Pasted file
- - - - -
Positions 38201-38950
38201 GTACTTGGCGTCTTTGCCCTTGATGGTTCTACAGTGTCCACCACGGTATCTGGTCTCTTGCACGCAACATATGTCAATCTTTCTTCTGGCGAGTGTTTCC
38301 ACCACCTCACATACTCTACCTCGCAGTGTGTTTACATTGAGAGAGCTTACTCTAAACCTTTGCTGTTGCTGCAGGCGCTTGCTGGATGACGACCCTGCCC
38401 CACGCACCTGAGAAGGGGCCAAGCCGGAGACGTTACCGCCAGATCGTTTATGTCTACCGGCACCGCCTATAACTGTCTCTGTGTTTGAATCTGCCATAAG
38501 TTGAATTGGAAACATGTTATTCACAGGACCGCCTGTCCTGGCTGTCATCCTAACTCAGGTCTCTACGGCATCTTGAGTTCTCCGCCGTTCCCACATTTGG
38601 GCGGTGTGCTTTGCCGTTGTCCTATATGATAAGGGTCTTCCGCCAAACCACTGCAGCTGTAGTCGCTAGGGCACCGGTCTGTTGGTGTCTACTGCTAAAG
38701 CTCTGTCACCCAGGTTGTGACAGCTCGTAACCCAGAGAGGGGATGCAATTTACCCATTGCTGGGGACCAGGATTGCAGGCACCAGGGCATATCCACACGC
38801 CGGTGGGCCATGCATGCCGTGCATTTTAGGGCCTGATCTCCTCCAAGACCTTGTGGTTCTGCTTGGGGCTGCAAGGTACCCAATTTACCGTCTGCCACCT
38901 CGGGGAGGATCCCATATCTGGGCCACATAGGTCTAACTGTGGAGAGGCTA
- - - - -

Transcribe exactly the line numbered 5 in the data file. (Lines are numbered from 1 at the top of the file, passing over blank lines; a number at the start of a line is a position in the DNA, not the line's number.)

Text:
38501 TTGAATTGGAAACATGTTATTCACAGGACCGCCTGTCCTGGCTGTCATCCTAACTCAGGTCTCTACGGCATCTTGAGTTCTCCGCCGTTCCCACATTTGG